3. Removing the stock rear bumper exposed the corner's plastic cladding, which is integrated into the rear bumper design. Since we know the rear fenderwells will need to be enlarged to fit our BFGoodrich tires and a stronger tire carrier is needed, the rear bumper design is going to be a bit tricky. Holding up a Fab Fours' Jeep Wrangler bumper revealed some similarities in size. Watch for the final design in upcoming issues.
4. In Hemet, California, we met up with Jim McGean from Dynatrac and Jon Bundurant of All-Pro Off-Road. All-Pro is the main shop where the FJ will be assembled, and Dynatrac is again the Official Axle Sponsor of Ultimate Adventure. Since the FJ is going to be running big tires, we decided to remove all the factory suspensions and axles and swap in a set of Dynatrac ProRock Dana 60 axles. Though there are many great suspension kits available for the stock IFS and solid rear axle, our experience tells us that these components need some upgrades to handle 39-inch tires, and we would rather be wheeling than wrenching on UA. Our initial goal was to determine the size of the stock axles and then how to make the larger ProRocks fit under the truck.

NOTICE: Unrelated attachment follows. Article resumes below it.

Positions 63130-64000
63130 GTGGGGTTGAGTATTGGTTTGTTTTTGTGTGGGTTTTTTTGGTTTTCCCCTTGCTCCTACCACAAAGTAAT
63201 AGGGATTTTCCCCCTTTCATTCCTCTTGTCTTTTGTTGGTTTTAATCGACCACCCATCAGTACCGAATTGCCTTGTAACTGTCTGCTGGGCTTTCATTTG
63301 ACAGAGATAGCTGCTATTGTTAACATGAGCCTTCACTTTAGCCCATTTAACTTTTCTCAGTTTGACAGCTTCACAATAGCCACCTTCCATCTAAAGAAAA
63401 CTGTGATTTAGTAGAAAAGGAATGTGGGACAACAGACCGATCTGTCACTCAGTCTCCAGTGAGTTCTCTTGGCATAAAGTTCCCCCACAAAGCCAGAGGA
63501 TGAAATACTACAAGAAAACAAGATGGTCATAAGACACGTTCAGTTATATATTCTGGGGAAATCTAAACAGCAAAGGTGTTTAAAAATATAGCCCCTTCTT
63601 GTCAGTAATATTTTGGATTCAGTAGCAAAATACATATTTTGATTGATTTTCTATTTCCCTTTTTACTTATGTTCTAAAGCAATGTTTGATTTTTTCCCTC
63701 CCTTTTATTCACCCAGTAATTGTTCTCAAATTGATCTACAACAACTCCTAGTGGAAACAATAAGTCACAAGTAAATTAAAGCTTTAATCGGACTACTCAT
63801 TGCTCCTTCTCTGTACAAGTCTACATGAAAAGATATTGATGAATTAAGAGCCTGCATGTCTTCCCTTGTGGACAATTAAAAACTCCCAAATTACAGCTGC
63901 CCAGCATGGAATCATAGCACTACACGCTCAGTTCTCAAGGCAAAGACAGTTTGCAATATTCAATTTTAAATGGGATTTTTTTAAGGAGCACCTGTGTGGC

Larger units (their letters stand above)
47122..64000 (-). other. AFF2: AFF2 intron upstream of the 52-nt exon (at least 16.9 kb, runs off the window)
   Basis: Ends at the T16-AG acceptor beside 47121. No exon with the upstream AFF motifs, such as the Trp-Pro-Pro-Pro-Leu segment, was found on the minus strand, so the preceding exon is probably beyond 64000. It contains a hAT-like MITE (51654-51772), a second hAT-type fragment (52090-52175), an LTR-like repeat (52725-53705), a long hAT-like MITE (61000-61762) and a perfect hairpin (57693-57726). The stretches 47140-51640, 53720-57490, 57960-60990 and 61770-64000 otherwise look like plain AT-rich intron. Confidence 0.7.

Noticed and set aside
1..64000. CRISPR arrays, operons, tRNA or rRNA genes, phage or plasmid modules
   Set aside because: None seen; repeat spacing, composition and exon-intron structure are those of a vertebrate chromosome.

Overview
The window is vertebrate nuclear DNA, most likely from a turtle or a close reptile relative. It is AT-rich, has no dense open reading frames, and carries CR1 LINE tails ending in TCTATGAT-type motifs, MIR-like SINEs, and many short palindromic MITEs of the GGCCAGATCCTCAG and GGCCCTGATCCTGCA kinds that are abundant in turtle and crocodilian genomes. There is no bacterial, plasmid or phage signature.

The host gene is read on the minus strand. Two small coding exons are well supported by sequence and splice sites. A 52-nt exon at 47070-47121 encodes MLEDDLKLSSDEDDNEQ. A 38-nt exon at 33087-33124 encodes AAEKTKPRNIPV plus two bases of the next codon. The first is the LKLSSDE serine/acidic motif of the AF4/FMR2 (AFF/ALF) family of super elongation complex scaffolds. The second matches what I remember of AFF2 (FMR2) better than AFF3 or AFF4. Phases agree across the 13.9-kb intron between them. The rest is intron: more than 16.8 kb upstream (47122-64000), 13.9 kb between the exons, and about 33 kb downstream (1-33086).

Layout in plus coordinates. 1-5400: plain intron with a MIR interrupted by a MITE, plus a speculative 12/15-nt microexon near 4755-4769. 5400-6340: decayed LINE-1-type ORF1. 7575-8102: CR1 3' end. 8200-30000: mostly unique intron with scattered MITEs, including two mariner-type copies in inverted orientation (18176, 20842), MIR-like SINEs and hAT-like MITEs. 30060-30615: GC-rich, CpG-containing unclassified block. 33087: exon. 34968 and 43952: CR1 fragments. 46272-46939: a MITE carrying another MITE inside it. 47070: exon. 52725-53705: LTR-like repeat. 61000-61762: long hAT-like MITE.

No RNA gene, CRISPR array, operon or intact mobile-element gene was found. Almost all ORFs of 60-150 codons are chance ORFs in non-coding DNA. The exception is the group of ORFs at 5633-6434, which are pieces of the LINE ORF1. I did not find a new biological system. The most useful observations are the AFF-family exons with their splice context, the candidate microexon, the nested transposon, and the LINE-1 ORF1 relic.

5. Our new wheels will be 9 inches wide and have 4.5 inches of backspacing. The tires are 13 inches wide, so measuring from the wheel mounting surface to the inside of the tire should be 612 inches. Thus, if we want the tires to clear the inner fenderwells at ride height, the wheel mounting surface needs to be at least 7 inches away from the inner fenderwells. When we figured in articulation (which brings the tire even closer into the wheelwell), we realized the wheel mounting to wheel mounting surface (WMS) of the rear axle would be best suited at around 70 inches--up nearly 5 inches from the stock 6412-inch WMS to WMS. This is very similar to a fullsize truck axle width.
6. We also noticed that the stock rear axle pinion was offset roughly an inch towards the passenger side in order to keep the driveshaft away from the stock fuel tank during articulation. We will no doubt need even more offset since the rear should be a bit more flexible than stock, but the actual amount of pinion offset will need to be determined after we mock up the suspension. Note how we used a straightedge to measure wheel mounting surfaces since it is not always easy to measure directly from those points.